A recent Forbes article highlighted the impact of low enrollment in higher education, particularly how historically black colleges and universities are feeling the effects the hardest. Attendance at HBCUs is declining, partly due to the perception that these schools are less prestigious than predominantly white institutions.
The question then becomes, how do we encourage students to consider HBCUs as a first choice when considering colleges?
For me, the answer was exposure.
I decided to attend Tennessee State University after participating in their homecoming parade during my junior year in high school. I was drawn to the opportunity to learn with and from people who looked like me. TSU taught me the value in “lifting as you climb” as I have continued mentoring high school girls and college-aged young women since attending the university.
I continue to share the importance of HBCUs in the community as well as with my own family. In fact, my younger brother earned an engineering degree from North Carolina A&T University.
Counter to the misperceptions about HBCUs, data tells a more significant story.
“Today, HBCUs account for no more than 3 percent of all colleges and universities in the nation, but they produce nearly 25 percent of African-American STEM graduates and 33 percent of African-American science and engineering PhDs,” U.S. Representative Bobby Scott (D-VA), education and labor committee chairman, said at last week’s HBCU STEAM Day of Action on Capitol Hill.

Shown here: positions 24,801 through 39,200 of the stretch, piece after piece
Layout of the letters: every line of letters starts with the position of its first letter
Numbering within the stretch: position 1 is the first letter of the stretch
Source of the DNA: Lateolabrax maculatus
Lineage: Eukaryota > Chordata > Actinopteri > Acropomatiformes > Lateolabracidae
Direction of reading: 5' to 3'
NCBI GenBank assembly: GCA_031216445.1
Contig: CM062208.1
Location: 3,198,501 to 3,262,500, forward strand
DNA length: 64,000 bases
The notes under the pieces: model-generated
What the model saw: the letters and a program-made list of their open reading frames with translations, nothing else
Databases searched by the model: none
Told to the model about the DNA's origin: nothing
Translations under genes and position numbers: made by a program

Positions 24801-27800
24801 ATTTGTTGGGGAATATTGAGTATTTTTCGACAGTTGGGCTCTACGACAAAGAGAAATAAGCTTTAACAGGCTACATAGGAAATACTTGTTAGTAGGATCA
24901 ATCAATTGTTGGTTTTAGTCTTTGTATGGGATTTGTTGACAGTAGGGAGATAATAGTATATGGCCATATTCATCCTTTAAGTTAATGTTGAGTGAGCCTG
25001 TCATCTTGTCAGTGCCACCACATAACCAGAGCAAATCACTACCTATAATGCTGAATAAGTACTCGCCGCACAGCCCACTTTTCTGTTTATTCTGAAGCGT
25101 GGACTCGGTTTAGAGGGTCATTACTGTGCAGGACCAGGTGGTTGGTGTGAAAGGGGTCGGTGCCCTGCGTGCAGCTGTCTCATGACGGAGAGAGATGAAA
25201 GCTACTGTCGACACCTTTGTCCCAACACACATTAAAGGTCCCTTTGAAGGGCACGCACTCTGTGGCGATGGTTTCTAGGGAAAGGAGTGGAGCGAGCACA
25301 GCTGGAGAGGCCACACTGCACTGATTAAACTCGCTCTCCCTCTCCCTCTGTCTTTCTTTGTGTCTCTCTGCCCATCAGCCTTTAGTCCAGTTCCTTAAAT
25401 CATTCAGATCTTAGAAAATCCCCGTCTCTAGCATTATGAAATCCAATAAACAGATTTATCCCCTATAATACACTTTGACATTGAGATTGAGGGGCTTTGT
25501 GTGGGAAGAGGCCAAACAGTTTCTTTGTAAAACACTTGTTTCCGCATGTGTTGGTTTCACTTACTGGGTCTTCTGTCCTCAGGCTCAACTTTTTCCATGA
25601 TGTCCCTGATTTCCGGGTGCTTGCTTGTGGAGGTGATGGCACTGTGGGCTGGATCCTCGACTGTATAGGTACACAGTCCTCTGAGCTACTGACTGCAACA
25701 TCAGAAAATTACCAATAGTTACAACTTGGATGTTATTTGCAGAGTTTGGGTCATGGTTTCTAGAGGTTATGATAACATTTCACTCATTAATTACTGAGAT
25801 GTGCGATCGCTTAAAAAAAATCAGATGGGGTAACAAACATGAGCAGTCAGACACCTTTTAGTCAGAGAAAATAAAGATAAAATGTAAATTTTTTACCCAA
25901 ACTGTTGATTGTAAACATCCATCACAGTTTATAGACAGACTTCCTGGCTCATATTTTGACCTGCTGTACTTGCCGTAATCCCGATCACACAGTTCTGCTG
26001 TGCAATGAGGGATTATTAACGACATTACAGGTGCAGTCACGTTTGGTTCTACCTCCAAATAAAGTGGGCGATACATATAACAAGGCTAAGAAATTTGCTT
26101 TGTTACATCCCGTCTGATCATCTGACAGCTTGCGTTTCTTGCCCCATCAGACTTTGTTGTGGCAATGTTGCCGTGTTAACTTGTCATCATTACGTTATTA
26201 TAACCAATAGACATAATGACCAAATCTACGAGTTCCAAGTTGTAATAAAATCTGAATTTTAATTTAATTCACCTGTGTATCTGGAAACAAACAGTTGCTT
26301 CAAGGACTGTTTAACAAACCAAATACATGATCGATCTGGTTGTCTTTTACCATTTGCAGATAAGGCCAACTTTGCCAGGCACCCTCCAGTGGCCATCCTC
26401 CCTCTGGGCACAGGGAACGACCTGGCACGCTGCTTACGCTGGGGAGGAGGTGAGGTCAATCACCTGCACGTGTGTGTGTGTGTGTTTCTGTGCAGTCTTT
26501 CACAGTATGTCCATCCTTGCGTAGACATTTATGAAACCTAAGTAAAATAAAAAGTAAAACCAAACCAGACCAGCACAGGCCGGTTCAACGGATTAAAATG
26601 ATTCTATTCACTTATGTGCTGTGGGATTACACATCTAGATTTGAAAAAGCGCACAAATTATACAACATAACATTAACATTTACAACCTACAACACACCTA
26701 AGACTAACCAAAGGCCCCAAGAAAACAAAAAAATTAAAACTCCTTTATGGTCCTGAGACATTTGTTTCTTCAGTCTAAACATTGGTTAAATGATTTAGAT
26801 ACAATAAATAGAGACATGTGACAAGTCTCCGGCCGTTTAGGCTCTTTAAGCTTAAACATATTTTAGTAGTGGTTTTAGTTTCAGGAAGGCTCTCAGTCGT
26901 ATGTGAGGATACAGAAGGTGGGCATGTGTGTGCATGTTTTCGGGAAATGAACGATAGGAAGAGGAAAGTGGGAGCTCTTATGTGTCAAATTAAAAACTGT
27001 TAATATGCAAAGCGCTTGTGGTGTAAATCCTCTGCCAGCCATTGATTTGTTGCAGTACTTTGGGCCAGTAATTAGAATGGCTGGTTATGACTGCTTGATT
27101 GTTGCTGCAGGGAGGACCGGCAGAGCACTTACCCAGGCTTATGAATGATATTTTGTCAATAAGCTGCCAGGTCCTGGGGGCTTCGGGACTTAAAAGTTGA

Over the weekend, local public officials, civic leaders, dignitaries and celebrities joined forces to support Mayor Vi Lyles at Charlotte’s 5th Annual Mayor’s Masked Ball. The event, which is hosted by the United Negro College Fund, raises funds and awareness to support students at HBCUs.
Versions of the signature black-tie affair are held across the country and allowed UNCF to provide more than $294,000 in scholarships last year to students from Charlotte, according to a press release. Of the 37 HBCUs that make up the UNCF network of member institutions, 10 schools are in the Carolinas.
Ja’Sha Gore, a sophomore mathematics major at Johnson C. Smith University and two-time UNCF scholarship winner, said she chose an HBCU because she wants to “acknowledge the sacrifices of my ancestors by honoring their legacy and accomplishing my goals.”
With the growing number of advocates providing opportunities for those like me and Ja’Sha to attend HBCUs, I’m hopeful more people will see the benefits in choosing to attend them.
Managing Editor Katrina Louis contributed to this story.
Nakisha Washington is a style contributor who mixes prints and professionals. She’s a millennial development coach, content creator and lover of all things stylish!